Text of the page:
In the News

Recognizing young people as key to change

31 August 2017
UNFPA Uganda Representative, Mr. Alain Sibenaler (2nd right) explaining the links between the demographic dividend, digital dividend and peace dividend at the Youth Leaders Forum

Under the theme: “Resourcing and Financing Youth Development: Empowering Young People,” the 9th Commonwealth Youth Ministers Meeting (9CYMM) brought together government officials, stakeholders, and young leaders from 32 Commonwealth countries. The meeting that took place in Uganda’s capital Kampala 31st July to 4th August 2017 ended with commitments to harness the power and agency of young people to achieve the demographic dividend and the Sustainable Development Goals by 2030.

In his remarks, at the Youth Leaders Forum, UNFPA Uganda Representative, Mr. Alain Sibenaler said empowering youth is critical because it ensures that young people have the right and freedom to define their lives, pursue education, join the labor force, and create wealth. The demographic dividend can only be harnessed through strategic investments in young people, he said.

“Young people need sexual and reproductive health information and services to make informed choices about their sexuality, and hence family planning is one of the key pillars critical towards accelerating the demographic dividend,” he added.

Discussions at this forum rotated around institutionalization of youth-led organizations, investing in youth, human resource development, and the role of media, ICT and creative industry. The meeting also called for more intergenerational dialogue and partnerships to scale-up the respective youth initiatives.  Youth leaders also demonstrated their eagerness to lead and change the current youth development architecture for social impact.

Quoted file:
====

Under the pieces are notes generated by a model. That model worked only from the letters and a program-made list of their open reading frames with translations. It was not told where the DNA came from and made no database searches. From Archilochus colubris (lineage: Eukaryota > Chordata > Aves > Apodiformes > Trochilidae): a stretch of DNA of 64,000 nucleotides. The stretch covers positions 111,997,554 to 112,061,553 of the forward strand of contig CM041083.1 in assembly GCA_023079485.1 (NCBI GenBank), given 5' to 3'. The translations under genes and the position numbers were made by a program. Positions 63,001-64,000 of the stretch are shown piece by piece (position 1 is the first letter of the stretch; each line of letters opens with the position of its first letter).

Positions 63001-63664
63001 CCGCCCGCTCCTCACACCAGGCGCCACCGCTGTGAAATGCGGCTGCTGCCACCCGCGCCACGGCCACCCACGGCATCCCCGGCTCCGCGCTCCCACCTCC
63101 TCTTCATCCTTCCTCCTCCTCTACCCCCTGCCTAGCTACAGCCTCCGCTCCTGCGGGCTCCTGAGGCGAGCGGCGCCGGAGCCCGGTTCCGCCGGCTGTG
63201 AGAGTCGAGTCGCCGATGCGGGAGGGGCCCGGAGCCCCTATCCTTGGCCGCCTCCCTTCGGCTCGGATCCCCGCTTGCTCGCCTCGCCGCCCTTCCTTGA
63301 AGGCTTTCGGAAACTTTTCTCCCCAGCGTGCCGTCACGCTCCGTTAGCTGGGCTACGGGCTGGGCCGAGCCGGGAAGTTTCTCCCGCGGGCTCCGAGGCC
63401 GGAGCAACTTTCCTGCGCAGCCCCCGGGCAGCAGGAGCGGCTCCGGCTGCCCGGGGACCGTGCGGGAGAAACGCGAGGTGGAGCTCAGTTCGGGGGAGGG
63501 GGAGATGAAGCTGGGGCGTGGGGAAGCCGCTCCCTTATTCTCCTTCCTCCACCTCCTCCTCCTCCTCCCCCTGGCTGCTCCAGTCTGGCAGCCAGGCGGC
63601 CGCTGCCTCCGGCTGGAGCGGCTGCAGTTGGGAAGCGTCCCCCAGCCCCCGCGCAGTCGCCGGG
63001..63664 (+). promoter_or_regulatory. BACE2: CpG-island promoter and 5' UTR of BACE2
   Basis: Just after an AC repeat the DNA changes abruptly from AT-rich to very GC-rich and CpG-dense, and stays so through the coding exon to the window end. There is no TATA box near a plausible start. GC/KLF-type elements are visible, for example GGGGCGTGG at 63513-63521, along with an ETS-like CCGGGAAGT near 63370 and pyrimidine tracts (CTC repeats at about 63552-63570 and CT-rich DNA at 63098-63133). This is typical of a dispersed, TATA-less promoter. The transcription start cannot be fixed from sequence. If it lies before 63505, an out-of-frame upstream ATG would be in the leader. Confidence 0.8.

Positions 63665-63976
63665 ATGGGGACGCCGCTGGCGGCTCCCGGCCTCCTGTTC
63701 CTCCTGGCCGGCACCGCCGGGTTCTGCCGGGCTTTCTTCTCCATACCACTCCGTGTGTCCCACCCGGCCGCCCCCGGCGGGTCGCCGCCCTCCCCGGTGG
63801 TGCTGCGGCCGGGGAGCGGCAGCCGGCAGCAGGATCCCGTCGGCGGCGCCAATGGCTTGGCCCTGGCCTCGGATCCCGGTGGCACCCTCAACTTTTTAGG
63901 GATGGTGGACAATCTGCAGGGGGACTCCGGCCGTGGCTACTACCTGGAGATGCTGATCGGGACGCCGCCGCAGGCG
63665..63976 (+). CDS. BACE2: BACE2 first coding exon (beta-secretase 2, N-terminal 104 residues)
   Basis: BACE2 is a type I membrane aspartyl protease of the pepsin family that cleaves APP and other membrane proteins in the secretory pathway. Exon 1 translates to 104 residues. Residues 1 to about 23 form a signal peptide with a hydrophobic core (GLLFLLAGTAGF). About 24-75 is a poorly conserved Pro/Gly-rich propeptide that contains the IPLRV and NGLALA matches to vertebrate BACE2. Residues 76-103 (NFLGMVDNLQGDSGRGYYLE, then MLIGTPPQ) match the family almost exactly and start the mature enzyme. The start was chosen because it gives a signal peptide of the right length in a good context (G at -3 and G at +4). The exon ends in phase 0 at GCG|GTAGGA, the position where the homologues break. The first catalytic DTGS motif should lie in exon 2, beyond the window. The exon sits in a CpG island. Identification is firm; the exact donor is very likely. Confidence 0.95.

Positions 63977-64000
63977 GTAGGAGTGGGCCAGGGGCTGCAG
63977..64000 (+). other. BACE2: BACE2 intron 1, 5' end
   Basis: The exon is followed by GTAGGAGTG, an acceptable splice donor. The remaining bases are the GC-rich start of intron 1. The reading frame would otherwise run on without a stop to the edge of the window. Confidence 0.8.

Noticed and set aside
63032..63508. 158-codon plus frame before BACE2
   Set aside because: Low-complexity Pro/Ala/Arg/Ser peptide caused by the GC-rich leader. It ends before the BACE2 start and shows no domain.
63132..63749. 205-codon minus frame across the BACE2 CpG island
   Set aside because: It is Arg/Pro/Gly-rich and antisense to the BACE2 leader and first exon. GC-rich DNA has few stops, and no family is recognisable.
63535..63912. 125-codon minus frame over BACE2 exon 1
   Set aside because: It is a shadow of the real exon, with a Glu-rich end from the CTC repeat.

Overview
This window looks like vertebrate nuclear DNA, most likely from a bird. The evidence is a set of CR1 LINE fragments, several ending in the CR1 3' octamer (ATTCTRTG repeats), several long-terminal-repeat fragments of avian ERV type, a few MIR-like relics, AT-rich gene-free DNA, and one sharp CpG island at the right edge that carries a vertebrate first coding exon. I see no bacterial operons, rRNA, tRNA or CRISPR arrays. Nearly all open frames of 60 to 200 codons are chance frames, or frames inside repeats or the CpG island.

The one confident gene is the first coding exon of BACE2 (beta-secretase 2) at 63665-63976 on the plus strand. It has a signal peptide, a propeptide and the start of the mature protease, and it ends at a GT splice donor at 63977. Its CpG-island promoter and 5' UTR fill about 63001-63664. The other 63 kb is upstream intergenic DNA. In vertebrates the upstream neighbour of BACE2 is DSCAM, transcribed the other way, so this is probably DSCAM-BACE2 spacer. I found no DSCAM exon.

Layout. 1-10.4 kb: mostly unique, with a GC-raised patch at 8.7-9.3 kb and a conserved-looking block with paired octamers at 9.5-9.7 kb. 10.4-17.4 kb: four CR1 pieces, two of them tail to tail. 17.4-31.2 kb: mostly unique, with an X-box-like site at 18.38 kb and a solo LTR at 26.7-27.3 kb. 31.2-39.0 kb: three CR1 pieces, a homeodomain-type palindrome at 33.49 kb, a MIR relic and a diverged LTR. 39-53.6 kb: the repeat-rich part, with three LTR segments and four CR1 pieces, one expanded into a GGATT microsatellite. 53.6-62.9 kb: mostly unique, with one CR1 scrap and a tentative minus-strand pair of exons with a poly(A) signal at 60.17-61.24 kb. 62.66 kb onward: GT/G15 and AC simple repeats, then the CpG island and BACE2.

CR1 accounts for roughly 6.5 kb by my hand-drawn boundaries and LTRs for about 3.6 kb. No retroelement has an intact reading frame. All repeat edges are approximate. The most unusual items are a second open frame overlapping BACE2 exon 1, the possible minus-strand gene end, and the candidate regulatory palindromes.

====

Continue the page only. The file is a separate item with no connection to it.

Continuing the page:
In her presentation at the Youth Stakeholders Forum, Secretary-General of the Commonwealth nations, Rt. Hon. Patricia Scotland said investing in young people is especially important for a country like Uganda with the youngest population among the Commonwealth member states is a smart choice not only to achieve the demographic dividend, but also the Sustainable Development Goals.

She expressed support for evidence-based approaches to young peoples’ development and encouraged skilling of young people in innovation and entrepreneurship, backed up with reliable structures, strong leadership and funds in place.  

“As the young population in Uganda is growing, rapid digital technology advancement is significantly influencing youth, who have the power to influence socio-economic advocacy and decision-making,” she said.

Representative Mr. Sibenaler concurred, underscoring the strong links between demographic dividend and digital dividend: “We are living in the digital age, where online resources and shared information can influence decision-making. With appropriate data and evidence, embracing the digital dividend can contribute to harnessing the demographic dividend,” he said.

The Forum acknowledged young people as strategic partners in development and a powerful force for democracy, rule of law, social cohesion, community empowerment, social transformation, economic growth, peace and security, and sustainable development. 

While delivering his speech at the Youth Ministers Meeting Mr. Sibenaler asked the ministers to “open space to have young people speak and hear young people’s voices.”

Reframing the development 3Es (education, empowerment, and employment) to new 3Es: economics, evidence, and ecosystems, the Representative said investing in young people is a key to poverty eradication.

“There is a strong economic cost when you don’t invest in young women to stay in school,” he said.

One of the panelists, Professor Bruce Ramussen from Victoria University in Australia concurred: “You will get substantial benefits from investing in education and health of young people, particularly girls. This will not only transform the lives of adolescents in resource-poor settings, but will also generate high economic and social return,” he said.

The Forum acknowledged young people, especially young women, as strategic partners and encouraged the public-private sector to develop youth-centered development plans. It also re-emphasized the importance of investing in youth health and education to maximize their potentials.

The 9CYMM meeting came at a time when UNFPA Uganda is revitalizing and putting young people at the center of its work. The meeting also brought to prominence the urgency for Uganda to invest in young people in order to harness the demographic dividend. 

-Story by Mina Nozawa